Two Minute Diabetes Advocacy: 21st Century Cure Act + CGM

708615_95129272One hundred years ago, those of us with Type 1 diabetes would be pushing up daisies. Pining for the fjords. Deader than doornails. Not living.

Today, thanks to amazing researchers and the advancement of technology, we are living longer, healthier lives. We are living in the 21st Century. No flying cars or Jetson butlers, but yet… we are making headway, at least on the healthcare front. But we need your help.

Here’s your two minute diabetes advocacy challenge for today.

(Less time than it takes to pop some microwave popcorn!)

The 21st Century Cures Act is a bipartisan (meaning both Democrats and Republicans are interested, which you know is rare!) attempt at vaulting U.S. healthcare into this century by changing the ways drugs, devices, and treatments are approved and marketed. It’s a whopper of a draft bill, currently, with five sections:

  • Title I—Putting Patients First By Incorporating Their Perspectives Into The Regulatory Process And Addressing Unmet Needs
  • Title II—Building The Foundation For 21st Century Medicine, Including Helping Young Scientists
  • Title III—Modernizing Clinical Trials
  • Title IV—Accelerating The Discovery, Development, And Delivery Cycle And Continuing 21st Century Innovation At NIH, FDA, CDC, And CMS
  • Title V—Modernizing Medical Product Regulation

If you want to read all 393 pages of the bill, have at it here.

There is a section for “Breakthrough Devices.” As The Regulatory Explainer (an amazing site!) explains:

As with breakthrough drugs, breakthrough devices are those which represent “breakthrough technologies,” are intended to treat conditions “for which no approved alternative exist,” offer “significant advantages over existing approved or cleared alternative,” are “otherwise in the best interest of patients”  and/or have the potential to “reduce or eliminate the need for hospitalization, improve patient quality of life.”

Continuous glucose monitors (CGM) fall soundly into that category and are currently covered under many private insurance plans (and some state plans), but once you age onto Medicare, if you have Type 1 diabetes and use a CGM, say good-bye to your coverage of that device. Out-of-pocket is your only option, and it’s cost-prohibitive. As people with Type 1 diabetes live longer, we are seeing that the tools that will help us most are not being offered by CMS/Medicare. This has to change.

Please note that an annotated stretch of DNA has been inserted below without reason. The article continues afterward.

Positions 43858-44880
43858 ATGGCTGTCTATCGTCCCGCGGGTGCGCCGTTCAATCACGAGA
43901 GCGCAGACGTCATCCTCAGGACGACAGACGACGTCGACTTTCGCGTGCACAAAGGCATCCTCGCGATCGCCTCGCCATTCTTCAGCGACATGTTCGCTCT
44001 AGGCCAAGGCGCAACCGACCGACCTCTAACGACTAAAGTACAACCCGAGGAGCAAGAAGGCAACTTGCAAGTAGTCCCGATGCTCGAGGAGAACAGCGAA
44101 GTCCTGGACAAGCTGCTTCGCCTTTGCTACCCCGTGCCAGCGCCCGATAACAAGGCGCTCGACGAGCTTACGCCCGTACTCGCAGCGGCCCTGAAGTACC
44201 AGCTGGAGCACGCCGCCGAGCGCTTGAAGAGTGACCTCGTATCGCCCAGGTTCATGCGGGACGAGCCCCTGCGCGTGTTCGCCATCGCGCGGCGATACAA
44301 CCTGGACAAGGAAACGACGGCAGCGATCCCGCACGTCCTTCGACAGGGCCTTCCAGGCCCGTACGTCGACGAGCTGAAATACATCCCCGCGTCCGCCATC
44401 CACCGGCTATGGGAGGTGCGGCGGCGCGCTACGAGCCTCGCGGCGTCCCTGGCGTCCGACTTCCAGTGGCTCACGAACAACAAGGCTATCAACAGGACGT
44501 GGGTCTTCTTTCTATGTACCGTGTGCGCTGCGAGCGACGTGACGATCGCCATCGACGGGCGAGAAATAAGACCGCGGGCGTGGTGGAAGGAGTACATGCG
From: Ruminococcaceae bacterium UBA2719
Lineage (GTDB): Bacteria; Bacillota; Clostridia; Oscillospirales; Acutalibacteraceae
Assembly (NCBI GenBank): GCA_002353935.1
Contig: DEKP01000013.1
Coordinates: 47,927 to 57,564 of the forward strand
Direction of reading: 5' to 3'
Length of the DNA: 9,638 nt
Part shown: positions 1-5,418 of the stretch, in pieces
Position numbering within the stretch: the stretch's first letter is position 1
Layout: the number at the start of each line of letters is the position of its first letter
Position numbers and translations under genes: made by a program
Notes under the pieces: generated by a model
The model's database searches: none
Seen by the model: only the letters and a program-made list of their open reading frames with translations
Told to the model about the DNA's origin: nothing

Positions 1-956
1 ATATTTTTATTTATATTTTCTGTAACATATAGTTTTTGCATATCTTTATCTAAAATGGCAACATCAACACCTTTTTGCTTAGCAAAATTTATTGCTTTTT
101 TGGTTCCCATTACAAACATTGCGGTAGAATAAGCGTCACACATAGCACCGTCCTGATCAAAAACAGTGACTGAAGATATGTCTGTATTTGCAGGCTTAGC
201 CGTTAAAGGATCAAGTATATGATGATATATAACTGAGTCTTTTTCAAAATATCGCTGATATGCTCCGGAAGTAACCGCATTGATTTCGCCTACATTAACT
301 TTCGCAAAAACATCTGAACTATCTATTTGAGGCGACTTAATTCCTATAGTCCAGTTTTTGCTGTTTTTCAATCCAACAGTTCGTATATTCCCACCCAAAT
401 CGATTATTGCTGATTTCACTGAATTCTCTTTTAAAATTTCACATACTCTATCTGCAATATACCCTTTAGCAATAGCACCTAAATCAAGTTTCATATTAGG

We need to ask the Energy & Commerce subcommittee to include continuous glucose monitor (CGM) coverage for Medicare participants in the 21st Century Care Act.

Here’s where you can help in less than two minutes. (Throw that popcorn into the microwave right now.)

Got Twitter? Yes? Go!  

(No? Sign up for Twitter and help raise your voice to your representatives in Congress. They do listen! But it will take a little longer than microwave popcorn.)

Hit the start button on your microwave.

1. Click here. ( and read the quick info on that page.

2. Find out if your state representative is in the Energy & Commerce Subcommittee list on the page. (If you don’t know who your rep is, click here and enter your zip code. Voilà!)

3. Find your state and your rep and click on the “CGM in 21st Century Cures” and TWEET!

4. Share that page with everyone you know. (Look for the SHARE THIS link at the bottom of that page.)

5. You’re done. Carefully open that bag of microwave popcorn; contents may be hot!

Thank you for letting your representative in Congress know that including CGM coverage for Medicare participants is the right thing to do. No one should be denied coverage of this breakthrough diabetes device because of age!

  1. Unfortunately, there are no reps from Nevada on the committee. On the other hand, Harry Reid is on the Commerce, Science and Transportation committee in the Senate, and I already sent him a letter, and he did respond. Best I can do at the moment. When the bill reaches the floor of both houses, I will be sure to advocate for them — Nevada is going to be represented!

  2. What a noble course crystal sadly in the UK the NHS do not fund CGMs so T1 have to fund there own purchase and the investment and costs around a month is around £230 per month $347 but i feel we should all be able to gain access both sides of the atlantic,I think 10% of diabetics in the US have a CGM i cant give the figure in the UK,You only need one visit to hospital with a acute hypo and three days in hospital to pay towards the investment for it to make sense that this could cut down on the amount of ER/A&E i think the cost is about £500 per day so CGMs make sense especially for people like me who is hypo unaware.Think adding it to the US bill makes perfect sense

  3. I am the same as Gareth from the UK …. I’m across the pond from in Canada 😉 … and sadly – Canada’s health care provincial system doesn’t cover CGMS’s either and I have yet to hear of any Canadian getting coverage from work insurance – we’re even lucky if we get coverage for insulin pumps (it’s not Canadian wide – or covered by Federal government – or again work insurance …. booo hissss booo). I actually am using a Canadian islet cell recepients DEXCOM that she no longer needed since being “CURED” – and luckily donation of 2 boxes of expired sensors from #Duncon Rhonda Beese are keeping me going for awhile 🙂

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